The phylogeny of Strepsiptera has been extensively studied by Pohl and Beutel (2005). Moreover, the same data matrix was re-analysed by Bravo et al. (2009) in order to elucidate the relationships of Bahiaxenos Bravo et al., 2009. Nevertheless, a cladistic analysis has to be re-run entirely when another taxon is added. Adding a single taxon to a data matrix thoroughly influences the accuracy, robustness, and node support of the results obtained, as discussed by Kim (1998: 55-56), Bremer et al. (1999), and Poe and Swofford (1999). Indeed, modifying even a single entry in a data matrix can result in a totally different outcome of the analysis (Hovenkamp, 1999). In addition to that, repeating a cladistic analysis with a slightly modified data matrix and using a somewhat different algorithm gives a much better idea of the support and the stability of the results obtained (Hovenkamp, 2009). In view of all this, it was decided to repeat the entire analysis, using different software and settings, such as running all characters unordered and using implied weighting (Goloboff, 1993).
The data matrix from Pohl and Beutel (2005) was used, with scores for the males of Bahiaxenos (as specified in Bravo et al., 2009: appendix) and Eocenoxenos gen. n. added. As a result, a matrix with 43 taxa is obtained, encompassing 40 genera of Strepsiptera and three outgroup taxa (Maddison et al., 1984, Watrous and Wheeler, 1981): Priacma LeConte, 1874 (Coleoptera), Sialis Latreille, 1802 (Megaloptera), and Tipula Linnaeus, 1758 (Diptera). Five strepsipteran genera in the matrix are only known from fossils and presumed extinct (indicated by † in Figure 6): Cretostylops Grimaldi and Kathirithamby, 2005 (Cretaceous), Eocenoxenos gen. n. (Eocene), Mengea Grote, 1886 (Eocene), Protelencholax Kinzelbach, 1979 (Miocene), Protoxenos Pohl et al., 2005 (Eocene). Stichotrema Hofeneder, 1910 was originally considered to encompass both Miocene and Eocene fossils (Pohl et al., 2005: table 1), and recent species. The fossil species were transferred to Palaeomyrmecolax Kulicka, 2001 by Pohl and Beutel (2005: 366) and both groups are scored in the matrix, as explained in Pohl and Beutel (2005: 370).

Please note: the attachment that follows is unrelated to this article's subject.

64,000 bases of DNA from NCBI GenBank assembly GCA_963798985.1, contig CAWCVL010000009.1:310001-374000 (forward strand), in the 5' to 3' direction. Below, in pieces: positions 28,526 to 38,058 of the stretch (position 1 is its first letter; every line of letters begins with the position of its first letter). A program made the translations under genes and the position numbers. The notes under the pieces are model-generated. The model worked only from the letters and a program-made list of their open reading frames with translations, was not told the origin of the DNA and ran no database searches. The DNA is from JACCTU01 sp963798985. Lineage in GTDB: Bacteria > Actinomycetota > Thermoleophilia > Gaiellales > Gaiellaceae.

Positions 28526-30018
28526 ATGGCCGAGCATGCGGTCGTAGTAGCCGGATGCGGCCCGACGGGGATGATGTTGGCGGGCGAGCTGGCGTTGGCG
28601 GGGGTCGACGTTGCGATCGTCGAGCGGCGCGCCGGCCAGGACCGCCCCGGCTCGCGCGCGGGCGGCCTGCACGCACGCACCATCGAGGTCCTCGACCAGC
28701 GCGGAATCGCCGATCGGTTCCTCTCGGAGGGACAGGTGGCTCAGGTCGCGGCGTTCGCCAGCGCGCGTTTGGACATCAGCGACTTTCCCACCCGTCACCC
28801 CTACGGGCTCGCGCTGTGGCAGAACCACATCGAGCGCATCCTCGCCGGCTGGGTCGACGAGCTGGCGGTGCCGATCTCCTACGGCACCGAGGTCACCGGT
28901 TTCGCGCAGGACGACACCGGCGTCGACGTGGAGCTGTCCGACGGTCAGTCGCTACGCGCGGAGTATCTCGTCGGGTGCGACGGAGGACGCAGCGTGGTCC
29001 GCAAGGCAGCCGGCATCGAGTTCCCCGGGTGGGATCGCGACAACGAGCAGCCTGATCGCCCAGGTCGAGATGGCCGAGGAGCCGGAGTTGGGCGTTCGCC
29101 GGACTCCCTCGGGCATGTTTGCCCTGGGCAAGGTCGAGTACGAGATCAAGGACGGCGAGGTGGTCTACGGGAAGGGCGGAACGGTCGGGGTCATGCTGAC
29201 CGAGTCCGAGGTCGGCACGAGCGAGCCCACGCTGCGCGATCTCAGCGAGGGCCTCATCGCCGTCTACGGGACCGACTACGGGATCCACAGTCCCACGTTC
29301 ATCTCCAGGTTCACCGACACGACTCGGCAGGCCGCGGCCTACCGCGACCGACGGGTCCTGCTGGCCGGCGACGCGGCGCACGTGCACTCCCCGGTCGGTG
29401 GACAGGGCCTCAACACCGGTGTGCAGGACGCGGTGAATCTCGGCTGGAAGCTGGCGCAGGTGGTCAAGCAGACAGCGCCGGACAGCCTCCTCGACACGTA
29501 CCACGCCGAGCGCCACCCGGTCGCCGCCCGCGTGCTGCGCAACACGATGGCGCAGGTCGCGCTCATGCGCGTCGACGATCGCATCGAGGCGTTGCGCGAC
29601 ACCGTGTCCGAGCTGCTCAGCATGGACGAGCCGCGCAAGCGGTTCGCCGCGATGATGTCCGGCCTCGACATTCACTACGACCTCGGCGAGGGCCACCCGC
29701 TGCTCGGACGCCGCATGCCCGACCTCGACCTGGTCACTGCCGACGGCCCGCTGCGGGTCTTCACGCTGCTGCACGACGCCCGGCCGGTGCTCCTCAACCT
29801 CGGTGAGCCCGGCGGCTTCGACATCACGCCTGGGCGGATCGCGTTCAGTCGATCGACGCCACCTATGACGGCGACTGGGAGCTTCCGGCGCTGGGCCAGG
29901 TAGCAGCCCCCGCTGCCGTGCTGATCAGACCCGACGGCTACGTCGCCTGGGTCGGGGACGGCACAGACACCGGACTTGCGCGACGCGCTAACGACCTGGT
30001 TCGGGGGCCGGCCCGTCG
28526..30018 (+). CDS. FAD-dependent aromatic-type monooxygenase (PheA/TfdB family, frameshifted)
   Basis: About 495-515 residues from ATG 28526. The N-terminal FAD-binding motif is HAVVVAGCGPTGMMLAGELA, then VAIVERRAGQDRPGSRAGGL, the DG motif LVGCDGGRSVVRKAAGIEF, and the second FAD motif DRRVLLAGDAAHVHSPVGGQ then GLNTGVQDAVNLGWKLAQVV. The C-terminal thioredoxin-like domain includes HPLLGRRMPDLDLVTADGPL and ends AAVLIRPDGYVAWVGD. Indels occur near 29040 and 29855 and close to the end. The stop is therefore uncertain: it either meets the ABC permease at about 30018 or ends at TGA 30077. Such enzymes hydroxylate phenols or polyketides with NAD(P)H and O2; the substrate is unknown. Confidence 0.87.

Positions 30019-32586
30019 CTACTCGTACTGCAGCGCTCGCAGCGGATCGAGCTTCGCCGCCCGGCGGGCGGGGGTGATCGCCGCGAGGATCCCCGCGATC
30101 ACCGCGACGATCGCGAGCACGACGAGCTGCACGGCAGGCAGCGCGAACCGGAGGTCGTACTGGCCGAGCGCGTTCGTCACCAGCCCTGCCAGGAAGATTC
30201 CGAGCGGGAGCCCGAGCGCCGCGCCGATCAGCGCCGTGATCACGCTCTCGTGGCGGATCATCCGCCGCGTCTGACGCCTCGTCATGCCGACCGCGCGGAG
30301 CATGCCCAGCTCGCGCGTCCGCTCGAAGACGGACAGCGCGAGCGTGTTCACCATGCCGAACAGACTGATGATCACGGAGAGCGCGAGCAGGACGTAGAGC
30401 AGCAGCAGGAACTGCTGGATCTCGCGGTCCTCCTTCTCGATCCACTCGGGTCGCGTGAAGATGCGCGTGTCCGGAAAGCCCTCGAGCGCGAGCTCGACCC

A series of 189 characters (144 binary and 45 multistate) was coded for the 3 outgroup taxa and 40 ingroup taxa. Fourteen characters (16, 32, 46, 73, 78, 91, 96, 141, 147, 148, 155, 164, 174, and 178) are parsimony-uninformative, but have been included for the sake of completeness. Character 51 (mouthfield sclerite) is scored as binary, as character state 2 does not occur in the matrix of Pohl and Beutel (2005: table 1).
Analysis and Results
The matrix of character states, as well as the character parameters and properties on the implied weighting consensus tree, can be found in Appendix. All multistate characters were run unordered in the analyses performed, contra Pohl and Beutel (2005) and Platnick (2012). Running multistate characters as ordered, or splitting them into characters with hierarchically related character states, as advocated by Hawkins et al. (1997), did not improve the resolution or the consistency of the results obtained.